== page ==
Double Negative lays off 200+...

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Old 10 October 2012   #31
Originally Posted by leigh: I'd actually love that too. I'm a big history nut and would love to work on digital constructions of ancient sites and stuff like that for National Geographic or the History Channel. I think it'd be a lot of fun. Or doing documentary photography. The BBC's Natural History Unit does some phenomenal work.


That would be a great in-between for major projects. And the Beeb is publicly funded too right? So it should be stable.
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Old 10 October 2012   #32
Well on the record responses have meant little in the past (DD and Dr. D for example) when large scale redundancy is announced. I'm sure there are also examples in the other direction where the official response has got it right.

I was wondering if anyone knows if the layoffs were in Singapore and/or London? (Or another facility?)

I've avoided doing film work in my career so far partially because I enjoy the challenge of changing projects that the commercial world has to offer but also because, ironically perhaps, I've found the commercial world more stable for permanent employment.

As an aside to this, I was talking to a friend the other day who was in discussions with the institution here in the PRC where they talked about wanting to create 1.5 million (yes, you read correctly) new animators and cg professionals within the next 3-5 years. Just something to consider when discussing the future situation of the industry. I'd be happy to discuss that in another thread if people are interested too (i.e. what that actually means, if China can actually do it, and what the end result will probably look like etc).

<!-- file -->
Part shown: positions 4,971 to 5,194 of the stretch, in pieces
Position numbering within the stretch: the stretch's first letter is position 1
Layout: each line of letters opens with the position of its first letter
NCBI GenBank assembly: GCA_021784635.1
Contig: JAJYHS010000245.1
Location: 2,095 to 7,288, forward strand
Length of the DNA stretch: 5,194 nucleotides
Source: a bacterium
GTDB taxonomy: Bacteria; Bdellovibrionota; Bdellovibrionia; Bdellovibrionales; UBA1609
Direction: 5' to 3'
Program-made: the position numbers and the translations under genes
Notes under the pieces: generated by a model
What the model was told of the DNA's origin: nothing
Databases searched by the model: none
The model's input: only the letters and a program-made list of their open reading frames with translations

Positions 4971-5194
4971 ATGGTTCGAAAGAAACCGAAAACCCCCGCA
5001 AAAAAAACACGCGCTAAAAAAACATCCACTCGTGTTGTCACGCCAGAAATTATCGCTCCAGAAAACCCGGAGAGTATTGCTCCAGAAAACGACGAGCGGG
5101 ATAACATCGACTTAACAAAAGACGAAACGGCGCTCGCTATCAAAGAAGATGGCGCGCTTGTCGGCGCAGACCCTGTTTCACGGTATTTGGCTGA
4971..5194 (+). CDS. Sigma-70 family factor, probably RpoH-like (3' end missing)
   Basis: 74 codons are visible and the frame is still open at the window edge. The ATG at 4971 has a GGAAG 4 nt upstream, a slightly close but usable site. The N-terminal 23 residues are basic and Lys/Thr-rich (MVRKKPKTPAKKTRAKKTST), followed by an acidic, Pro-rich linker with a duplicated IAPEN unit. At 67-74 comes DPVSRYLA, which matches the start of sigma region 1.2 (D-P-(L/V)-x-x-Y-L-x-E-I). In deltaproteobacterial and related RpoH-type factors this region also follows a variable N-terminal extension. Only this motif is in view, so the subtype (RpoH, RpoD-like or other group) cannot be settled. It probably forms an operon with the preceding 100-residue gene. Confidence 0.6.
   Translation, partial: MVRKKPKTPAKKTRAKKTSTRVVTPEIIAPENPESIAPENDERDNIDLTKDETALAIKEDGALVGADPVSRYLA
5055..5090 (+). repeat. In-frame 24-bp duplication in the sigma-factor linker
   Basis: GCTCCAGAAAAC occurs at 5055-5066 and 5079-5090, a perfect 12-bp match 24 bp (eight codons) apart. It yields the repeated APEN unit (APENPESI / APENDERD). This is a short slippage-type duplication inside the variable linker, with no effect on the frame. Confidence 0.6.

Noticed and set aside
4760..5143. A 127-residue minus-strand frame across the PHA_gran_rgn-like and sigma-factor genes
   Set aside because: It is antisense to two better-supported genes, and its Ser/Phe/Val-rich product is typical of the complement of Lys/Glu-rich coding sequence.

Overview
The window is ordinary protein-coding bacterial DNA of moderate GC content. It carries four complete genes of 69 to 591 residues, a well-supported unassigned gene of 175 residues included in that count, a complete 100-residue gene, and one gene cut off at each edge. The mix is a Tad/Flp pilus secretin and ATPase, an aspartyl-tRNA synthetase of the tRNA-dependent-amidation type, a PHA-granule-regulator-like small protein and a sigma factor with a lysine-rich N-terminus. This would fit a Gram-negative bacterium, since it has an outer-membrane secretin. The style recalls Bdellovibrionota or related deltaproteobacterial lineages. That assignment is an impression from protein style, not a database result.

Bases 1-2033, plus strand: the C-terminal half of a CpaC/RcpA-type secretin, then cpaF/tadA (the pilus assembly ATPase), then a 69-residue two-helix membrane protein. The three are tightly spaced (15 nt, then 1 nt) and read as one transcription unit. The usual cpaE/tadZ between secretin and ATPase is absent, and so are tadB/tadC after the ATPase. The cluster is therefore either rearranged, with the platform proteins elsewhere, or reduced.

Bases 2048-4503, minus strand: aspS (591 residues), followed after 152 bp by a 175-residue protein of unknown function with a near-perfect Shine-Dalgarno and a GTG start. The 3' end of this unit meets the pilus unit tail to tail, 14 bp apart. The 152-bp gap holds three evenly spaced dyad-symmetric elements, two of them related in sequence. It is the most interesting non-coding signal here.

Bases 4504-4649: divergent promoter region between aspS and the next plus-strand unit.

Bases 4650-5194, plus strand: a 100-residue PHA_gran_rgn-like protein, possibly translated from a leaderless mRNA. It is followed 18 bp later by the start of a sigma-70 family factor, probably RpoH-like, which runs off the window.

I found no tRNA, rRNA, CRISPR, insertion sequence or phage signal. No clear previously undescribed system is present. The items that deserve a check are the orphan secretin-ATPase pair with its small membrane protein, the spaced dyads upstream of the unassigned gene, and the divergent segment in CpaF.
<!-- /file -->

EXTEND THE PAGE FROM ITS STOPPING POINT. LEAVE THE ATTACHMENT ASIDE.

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Old 10 October 2012   #33
Originally Posted by leigh: I'd actually love that too. I'm a big history nut and would love to work on digital constructions of ancient sites and stuff like that for National Geographic or the History Channel. I think it'd be a lot of fun. Or doing documentary photography. The BBC's Natural History Unit does some phenomenal work.


I would love to do a digital reconstruction of london in a past era.

I have lots of ideas for shots involving filming in current london, tracking it and doing some interesting transitions into a past era, using methods such as old photography projection mapping.

If you ever have any plans leigh, then give me a shout.
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Old 10 October 2012   #34
This kind of news now comes every month...

Just feel bad for all those artist who worked their assof spend much much time in front of screen but didn't get anything then this.


Can anyone know why is this happening almost everywhere in the world
 
Old 10 October 2012   #35
Originally Posted by danmarell:
I have lots of ideas for shots involving filming in current london, tracking it and doing some interesting transitions into a past era, using methods such as old photography projection mapping.

If you ever have any plans leigh, then give me a shout.



Count me in too!
 
Old 10 October 2012   #36
Originally Posted by DushyantArT: Just feel bad for all those artist who worked their assof spend much much time in front of screen but didn't get anything then this.


They did get something. They got paid. The contracts were terminated. but they weren't witheld money as far as I am aware. Both parties have the right to terminate early with enough notice(which is stipulated in the contract).
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Old 10 October 2012   #37
Originally Posted by axiomatic: As an aside to this, I was talking to a friend the other day who was in discussions with the institution here in the PRC where they talked about wanting to create 1.5 million (yes, you read correctly) new animators and cg professionals within the next 3-5 years. Just something to consider when discussing the future situation of the industry. I'd be happy to discuss that in another thread if people are interested too (i.e. what that actually means, if China can actually do it, and what the end result will probably look like etc).

This would mean hard time competing with them for the whole world, and in 10 years barely anyone would survive on the global market competition. Of course local work will always exist, if can't be outsourced. For example a Russian-speaking freelance survived only because of the language barrier. I think if not that, it would degrade pretty quick.
A pool of 1,5 millions artists means severe competition and low salaries, or rather, fixed ones, like here in Ukraine. Do what you want, but you'll never past 3,000$ even if you work night and day and have 10 years experience. Because you're interchangable, like everyone is (almost).